Approaches to obtaining compensation

You have 2 ways of seeking compensation. You can:

  • negotiate an agreement directly with the miner
  • apply to the Land Court to have it determine how much compensation you will receive.

Negotiating compensation directly with the miner is the best approach if you want an agreement that includes:

  • in-kind assistance
  • conditions about what conduct is permitted.

In-kind assistance might mean that the miner agrees to build a fence line or irrigation system for you, or dig a dam. The Land Court can only award monetary compensation, not in-kind compensation.

Conduct conditions might include entry times, speed limits, and activities that aren't permitted without prior notification. The Land Court is not able to require conduct conditions when determining compensation in a Court hearing.

Negotiating with the miner

Preparing to negotiate

You should prepare a map of your land marking the location of key areas and infrastructure and know the value of your land – this might mean getting advice from a valuer.

You will find important information to help you prepare for negotiations in A guide to landholder compensation for mining claims and mining leases (PDF, 2MB).

You may also wish to refer to the standard compensation agreement template (DOCX, 59KB). This template was developed for small-scale mining operations, for example mining claims and small mining leases under 20 hectares.

Going to the Land Court

You or the miner can apply to the Land Court to have it determine how much compensation you will receive using the Queensland Courts. You should fill in Form 01 – Originating application.

The Court has issued a practice direction about compensation payable by miners (PDF, 15KB) that you should refer to when applying.

Time frames for negotiating compensation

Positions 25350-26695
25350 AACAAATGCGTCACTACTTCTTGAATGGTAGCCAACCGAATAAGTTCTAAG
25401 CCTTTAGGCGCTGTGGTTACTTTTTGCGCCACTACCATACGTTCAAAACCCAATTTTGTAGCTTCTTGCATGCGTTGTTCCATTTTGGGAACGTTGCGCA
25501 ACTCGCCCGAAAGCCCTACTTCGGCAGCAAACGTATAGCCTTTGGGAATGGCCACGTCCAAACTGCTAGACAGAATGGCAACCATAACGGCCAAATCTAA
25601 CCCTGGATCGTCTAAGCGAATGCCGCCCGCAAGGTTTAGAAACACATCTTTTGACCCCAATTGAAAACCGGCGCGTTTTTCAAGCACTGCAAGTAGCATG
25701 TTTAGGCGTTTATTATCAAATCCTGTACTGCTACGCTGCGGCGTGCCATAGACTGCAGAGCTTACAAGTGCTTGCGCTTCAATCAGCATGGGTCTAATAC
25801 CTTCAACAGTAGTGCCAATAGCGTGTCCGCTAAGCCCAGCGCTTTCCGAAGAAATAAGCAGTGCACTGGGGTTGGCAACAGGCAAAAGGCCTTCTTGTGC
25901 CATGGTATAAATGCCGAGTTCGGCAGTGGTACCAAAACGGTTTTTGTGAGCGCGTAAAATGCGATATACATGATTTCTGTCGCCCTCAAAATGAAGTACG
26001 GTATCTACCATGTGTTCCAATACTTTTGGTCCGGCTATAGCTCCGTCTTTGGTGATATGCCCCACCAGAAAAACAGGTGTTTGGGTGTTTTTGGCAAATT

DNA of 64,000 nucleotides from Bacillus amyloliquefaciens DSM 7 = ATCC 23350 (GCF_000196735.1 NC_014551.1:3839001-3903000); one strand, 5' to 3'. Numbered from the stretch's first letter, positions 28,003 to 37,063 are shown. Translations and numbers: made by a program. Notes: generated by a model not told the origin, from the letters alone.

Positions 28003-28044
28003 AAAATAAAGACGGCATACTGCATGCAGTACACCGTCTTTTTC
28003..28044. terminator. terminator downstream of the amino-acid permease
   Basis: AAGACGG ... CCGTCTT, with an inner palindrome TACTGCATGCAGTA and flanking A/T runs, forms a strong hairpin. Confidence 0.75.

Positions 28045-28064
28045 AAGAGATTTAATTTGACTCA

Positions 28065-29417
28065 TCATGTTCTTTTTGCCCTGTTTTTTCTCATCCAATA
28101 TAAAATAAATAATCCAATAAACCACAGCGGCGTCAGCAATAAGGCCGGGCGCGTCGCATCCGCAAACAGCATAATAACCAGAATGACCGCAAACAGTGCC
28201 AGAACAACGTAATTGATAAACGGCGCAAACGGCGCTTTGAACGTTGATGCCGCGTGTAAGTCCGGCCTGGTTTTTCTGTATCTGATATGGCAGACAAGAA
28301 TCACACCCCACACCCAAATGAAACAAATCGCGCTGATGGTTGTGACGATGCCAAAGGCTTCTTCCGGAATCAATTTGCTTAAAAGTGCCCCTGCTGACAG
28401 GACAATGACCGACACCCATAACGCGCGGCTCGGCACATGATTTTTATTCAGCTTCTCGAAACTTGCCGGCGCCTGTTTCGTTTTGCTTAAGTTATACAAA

There is no time limit by which compensation must be finalised. You can negotiate with the miner until an agreement is reached.

Alternatively, either of you can apply to the Land Court at any time to determine compensation.

However, the Minister may refuse to grant the mining claim or mining lease if compensation has not been agreed or referred to the Land Court within the following time frames.

Type of applicationConditions Minister may refuse application if no agreement or Land Court referral

New lease or claim

all objections to the grant of the claim or lease withdrawn

within 3 months of the day the chief executive received written notice of the last withdrawal of the objections

no objections lodged to the lease or claim

within 3 months of the deadline for lodging objections

objection lodged to the lease or claim (and not later withdrawn)

within 3 months of the Land Court’s recommendation to the Minister about the objections

if the Governor in Council consented to the grant over a reserve

within 3 months of the consent being given

Renewal of existing lease or claim


within 3 months after the expiry date of the lease or claim

Filing the agreement

If you have negotiated a compensation agreement directly with the miner, you or the miner must file the signed compensation agreement with the Department of Resources through the Coal or Mineral Assessment Hub or your nearest district office.

You must submit a complete copy of the signed compensation agreement—a redacted version will not be accepted.

If you applied to the Land Court to determine compensation, the Land Court will provide its compensation determination directly to the department and the parties.

Also consider…